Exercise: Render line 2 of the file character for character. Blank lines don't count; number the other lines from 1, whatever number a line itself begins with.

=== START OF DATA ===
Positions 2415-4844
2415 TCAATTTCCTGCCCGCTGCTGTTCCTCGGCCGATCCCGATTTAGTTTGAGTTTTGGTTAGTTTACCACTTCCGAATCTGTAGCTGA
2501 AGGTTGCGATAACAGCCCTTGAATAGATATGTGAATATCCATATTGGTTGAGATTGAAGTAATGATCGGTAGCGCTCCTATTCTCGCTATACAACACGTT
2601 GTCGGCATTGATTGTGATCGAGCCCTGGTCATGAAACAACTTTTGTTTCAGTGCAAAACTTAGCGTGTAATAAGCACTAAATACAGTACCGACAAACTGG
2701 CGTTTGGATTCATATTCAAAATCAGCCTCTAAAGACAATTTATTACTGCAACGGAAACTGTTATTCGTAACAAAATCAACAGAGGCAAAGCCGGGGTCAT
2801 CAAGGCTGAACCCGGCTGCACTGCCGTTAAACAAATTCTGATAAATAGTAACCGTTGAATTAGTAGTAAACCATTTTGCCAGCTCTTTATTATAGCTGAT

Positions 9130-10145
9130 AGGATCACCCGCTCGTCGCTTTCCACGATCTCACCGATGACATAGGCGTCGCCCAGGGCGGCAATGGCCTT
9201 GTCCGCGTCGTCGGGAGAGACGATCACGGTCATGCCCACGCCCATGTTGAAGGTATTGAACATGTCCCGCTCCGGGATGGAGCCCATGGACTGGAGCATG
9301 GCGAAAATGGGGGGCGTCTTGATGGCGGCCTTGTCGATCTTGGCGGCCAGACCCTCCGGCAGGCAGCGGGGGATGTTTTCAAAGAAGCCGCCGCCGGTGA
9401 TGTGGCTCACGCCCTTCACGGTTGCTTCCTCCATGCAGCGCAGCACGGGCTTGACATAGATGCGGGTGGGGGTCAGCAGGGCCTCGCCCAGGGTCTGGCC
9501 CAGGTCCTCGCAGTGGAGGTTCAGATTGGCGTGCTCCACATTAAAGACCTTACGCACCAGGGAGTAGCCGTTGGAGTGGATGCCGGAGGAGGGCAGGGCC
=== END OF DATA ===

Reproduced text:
2415 TCAATTTCCTGCCCGCTGCTGTTCCTCGGCCGATCCCGATTTAGTTTGAGTTTTGGTTAGTTTACCACTTCCGAATCTGTAGCTGA